Explaining death and dying to your child | Patient Education | UC Davis Children's Hospital

How to explain death and dying to your child

Let’s talk about – conversations with children about death and dying (PDF) | Spanish (PDF)

This subject can be very hard to discuss with children, as it is sensitive and overwhelming for everyone involved. In the hospital there are Certified Child Life Specialists (CCLS) that can assist you in navigating these conversations. However, we are aware that these conversations may happen at home. The following will guide you when having this difficult conversation. Along the way, remember:

  • Always be open, honest and as concrete as possible.
  • These conversations are best started with story books and/or activities, but can also begin with a question (e.g., “Can you tell me why your [name of family member] needed to go to the hospital?”).
  • Always find out from the child what they know and understand about the situation first.
  • Encourage your child to ask questions to better help their understanding.
  • Know that it is okay if you do not have all of the answers. “I don’t know the answer to that question right now, but when I do I’ll let you know” is perfectly acceptable.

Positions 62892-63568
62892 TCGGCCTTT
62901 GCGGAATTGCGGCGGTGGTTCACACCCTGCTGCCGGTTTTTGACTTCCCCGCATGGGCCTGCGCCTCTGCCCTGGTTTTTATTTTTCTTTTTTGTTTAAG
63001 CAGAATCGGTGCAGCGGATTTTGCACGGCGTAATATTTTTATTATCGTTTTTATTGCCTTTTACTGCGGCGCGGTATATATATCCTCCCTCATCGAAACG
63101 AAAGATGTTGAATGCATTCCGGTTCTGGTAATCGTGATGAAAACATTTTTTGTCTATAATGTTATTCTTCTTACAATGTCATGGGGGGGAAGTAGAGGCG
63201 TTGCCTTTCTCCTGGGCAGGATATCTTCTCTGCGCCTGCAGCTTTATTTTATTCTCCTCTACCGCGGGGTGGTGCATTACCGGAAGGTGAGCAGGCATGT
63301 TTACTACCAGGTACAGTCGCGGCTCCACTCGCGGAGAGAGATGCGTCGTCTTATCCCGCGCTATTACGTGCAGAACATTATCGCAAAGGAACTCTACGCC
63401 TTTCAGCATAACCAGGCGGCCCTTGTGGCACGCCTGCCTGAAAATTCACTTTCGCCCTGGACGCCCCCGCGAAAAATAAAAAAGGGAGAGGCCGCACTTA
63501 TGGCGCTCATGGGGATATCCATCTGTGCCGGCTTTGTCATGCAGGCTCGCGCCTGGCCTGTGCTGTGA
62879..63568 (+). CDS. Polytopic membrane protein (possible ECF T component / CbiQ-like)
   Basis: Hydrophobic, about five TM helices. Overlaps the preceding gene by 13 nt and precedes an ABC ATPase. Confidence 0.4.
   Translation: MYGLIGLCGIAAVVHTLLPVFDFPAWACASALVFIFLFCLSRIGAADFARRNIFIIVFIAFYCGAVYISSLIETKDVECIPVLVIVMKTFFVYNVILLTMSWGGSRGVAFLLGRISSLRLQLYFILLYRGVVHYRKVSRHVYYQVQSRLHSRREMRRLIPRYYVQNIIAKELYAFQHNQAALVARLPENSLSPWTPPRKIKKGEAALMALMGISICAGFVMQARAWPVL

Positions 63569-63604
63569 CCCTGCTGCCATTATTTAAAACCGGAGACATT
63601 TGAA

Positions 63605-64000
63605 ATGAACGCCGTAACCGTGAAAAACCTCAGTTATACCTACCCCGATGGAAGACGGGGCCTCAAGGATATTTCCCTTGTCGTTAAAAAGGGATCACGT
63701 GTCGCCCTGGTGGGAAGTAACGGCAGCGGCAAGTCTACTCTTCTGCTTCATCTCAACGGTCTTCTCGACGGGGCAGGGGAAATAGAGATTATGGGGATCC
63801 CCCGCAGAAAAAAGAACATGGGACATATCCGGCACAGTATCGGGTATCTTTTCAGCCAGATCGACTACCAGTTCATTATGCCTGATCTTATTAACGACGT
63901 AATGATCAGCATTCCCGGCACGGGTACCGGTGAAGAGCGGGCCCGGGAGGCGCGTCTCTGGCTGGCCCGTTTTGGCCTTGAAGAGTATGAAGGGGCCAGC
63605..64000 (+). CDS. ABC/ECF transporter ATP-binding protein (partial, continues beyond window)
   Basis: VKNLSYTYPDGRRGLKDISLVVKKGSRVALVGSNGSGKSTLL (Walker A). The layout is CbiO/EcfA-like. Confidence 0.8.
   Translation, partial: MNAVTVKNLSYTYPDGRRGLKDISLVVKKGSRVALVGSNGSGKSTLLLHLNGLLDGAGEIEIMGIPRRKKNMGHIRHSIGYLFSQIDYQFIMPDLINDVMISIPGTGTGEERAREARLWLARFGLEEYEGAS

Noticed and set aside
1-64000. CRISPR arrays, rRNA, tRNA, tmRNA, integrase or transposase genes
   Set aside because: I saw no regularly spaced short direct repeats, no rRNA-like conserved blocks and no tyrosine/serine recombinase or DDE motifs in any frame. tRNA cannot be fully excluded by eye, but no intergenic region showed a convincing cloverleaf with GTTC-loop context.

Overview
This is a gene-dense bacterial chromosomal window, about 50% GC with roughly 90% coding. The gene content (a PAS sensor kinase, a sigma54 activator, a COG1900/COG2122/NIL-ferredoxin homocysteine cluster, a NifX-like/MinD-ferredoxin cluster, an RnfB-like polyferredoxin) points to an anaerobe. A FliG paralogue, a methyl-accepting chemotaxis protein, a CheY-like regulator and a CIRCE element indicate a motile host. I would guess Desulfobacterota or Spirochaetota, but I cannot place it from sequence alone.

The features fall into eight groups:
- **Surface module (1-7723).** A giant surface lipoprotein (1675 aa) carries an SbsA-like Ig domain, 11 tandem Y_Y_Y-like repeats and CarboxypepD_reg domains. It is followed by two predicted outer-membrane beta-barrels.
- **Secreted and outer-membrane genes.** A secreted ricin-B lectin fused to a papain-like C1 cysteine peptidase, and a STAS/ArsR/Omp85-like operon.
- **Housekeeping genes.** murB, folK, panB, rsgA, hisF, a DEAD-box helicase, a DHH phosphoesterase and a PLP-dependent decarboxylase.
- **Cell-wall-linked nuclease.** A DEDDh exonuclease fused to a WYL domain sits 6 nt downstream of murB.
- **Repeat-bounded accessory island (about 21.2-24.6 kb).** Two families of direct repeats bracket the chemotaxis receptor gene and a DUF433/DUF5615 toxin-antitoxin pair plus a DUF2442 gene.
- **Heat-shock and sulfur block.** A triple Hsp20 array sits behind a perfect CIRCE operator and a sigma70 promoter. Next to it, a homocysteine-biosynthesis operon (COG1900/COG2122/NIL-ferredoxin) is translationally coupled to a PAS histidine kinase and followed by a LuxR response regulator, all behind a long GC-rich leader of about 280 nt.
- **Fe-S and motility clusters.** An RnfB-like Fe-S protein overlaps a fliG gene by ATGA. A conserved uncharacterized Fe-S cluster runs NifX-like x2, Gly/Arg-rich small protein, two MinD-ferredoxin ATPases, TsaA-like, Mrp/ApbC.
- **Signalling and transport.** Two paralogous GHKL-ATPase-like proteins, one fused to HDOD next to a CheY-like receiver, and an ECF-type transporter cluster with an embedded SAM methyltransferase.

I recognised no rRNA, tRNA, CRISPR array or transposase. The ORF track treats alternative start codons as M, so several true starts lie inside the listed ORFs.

• In effort to make the conversation as appropriate as possible, learn about how children typically understand death and dying at each developmental level (a Certified Child Life Specialist can provide this for you).
  • Allow your child to see your emotion; they will realize that sadness is a natural reaction to sorrow and loss, and may feel more comfortable sharing their feelings with you.
  • Make sure your child understands that the body has “stopped working” because of (fill in with clearly stated medical reason). Further explain by stating that the body is “no longer able to do the things it used to such as breathe, move, eat, see, hear, touch, taste, smell, grow, talk, play, think, and feel.” o Use concrete language, such as “die,” “dying,” and “dead” instead of euphemisms such as “went to sleep,” “went away,” or “we lost her/him.” Children think very literally, these phrases are unclear and can cause worry related to going to sleep, going away or getting lost. These phrases can also make it challenging for the child to understand the finality of the situation. 
  • Emphasize how the nurses and doctors tried everything possible to help their family member.
  • Ask for support. Utilize your support system, whether that is family, friends or hospital staff, to help you through this difficult time.